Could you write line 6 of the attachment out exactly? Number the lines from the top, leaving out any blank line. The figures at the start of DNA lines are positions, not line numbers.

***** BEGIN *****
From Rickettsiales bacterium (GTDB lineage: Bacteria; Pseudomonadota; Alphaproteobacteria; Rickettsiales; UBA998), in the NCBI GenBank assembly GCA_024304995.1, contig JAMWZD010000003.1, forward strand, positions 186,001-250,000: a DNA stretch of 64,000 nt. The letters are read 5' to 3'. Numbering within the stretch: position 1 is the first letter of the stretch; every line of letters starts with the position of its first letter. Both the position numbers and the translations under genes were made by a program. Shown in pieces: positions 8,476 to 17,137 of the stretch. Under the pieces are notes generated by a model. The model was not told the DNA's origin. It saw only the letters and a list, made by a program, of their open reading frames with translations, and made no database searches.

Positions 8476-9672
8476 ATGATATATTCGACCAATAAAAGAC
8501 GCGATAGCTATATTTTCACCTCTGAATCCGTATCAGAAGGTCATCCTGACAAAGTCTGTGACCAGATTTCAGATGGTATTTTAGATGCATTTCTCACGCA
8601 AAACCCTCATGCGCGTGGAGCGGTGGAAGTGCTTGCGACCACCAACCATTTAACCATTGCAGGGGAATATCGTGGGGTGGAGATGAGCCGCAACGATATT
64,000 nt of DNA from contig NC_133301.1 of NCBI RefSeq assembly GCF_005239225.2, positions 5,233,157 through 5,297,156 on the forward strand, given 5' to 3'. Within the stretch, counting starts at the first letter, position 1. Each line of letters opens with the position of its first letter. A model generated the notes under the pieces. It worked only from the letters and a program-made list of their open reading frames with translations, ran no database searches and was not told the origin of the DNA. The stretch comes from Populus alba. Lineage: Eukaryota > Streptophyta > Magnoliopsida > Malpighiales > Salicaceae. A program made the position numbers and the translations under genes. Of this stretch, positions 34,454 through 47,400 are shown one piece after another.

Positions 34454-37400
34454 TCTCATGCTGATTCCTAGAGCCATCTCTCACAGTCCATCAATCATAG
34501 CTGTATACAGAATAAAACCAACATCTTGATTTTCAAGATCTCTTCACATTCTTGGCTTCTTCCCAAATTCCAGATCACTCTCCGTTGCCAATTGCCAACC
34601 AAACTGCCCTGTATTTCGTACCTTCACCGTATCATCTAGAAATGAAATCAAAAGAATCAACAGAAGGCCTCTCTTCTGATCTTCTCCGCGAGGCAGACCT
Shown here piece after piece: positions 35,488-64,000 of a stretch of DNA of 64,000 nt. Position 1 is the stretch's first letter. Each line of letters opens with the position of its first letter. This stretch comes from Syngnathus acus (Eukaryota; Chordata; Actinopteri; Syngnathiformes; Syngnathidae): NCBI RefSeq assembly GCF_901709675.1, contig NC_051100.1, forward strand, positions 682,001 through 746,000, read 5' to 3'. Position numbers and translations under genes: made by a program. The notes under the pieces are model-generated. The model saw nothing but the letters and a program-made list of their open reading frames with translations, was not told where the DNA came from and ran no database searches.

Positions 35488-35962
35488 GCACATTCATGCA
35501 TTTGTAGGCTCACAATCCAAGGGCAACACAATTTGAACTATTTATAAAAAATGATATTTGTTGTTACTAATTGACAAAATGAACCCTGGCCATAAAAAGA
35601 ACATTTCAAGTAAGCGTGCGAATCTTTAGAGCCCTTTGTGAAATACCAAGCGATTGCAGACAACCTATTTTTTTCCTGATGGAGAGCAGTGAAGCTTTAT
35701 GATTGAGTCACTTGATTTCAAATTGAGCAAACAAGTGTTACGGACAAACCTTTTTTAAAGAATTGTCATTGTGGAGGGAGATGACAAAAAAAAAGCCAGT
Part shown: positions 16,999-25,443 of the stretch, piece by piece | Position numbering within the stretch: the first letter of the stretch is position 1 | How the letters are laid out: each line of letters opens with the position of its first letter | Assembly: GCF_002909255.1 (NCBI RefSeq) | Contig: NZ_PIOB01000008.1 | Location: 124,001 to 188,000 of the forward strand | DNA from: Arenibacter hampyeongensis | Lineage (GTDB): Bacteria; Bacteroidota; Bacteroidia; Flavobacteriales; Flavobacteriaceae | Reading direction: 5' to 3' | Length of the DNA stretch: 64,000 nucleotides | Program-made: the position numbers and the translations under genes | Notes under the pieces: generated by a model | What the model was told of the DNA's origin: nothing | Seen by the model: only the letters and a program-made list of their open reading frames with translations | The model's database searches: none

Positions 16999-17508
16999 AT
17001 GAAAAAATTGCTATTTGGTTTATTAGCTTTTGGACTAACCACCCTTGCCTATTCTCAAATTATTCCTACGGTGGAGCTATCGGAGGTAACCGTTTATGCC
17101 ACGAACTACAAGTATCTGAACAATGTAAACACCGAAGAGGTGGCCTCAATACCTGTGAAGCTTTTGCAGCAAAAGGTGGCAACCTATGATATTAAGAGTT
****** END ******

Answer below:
64,000 nt of DNA from contig NC_133301.1 of NCBI RefSeq assembly GCF_005239225.2, positions 5,233,157 through 5,297,156 on the forward strand, given 5' to 3'. Within the stretch, counting starts at the first letter, position 1. Each line of letters opens with the position of its first letter. A model generated the notes under the pieces. It worked only from the letters and a program-made list of their open reading frames with translations, ran no database searches and was not told the origin of the DNA. The stretch comes from Populus alba. Lineage: Eukaryota > Streptophyta > Magnoliopsida > Malpighiales > Salicaceae. A program made the position numbers and the translations under genes. Of this stretch, positions 34,454 through 47,400 are shown one piece after another.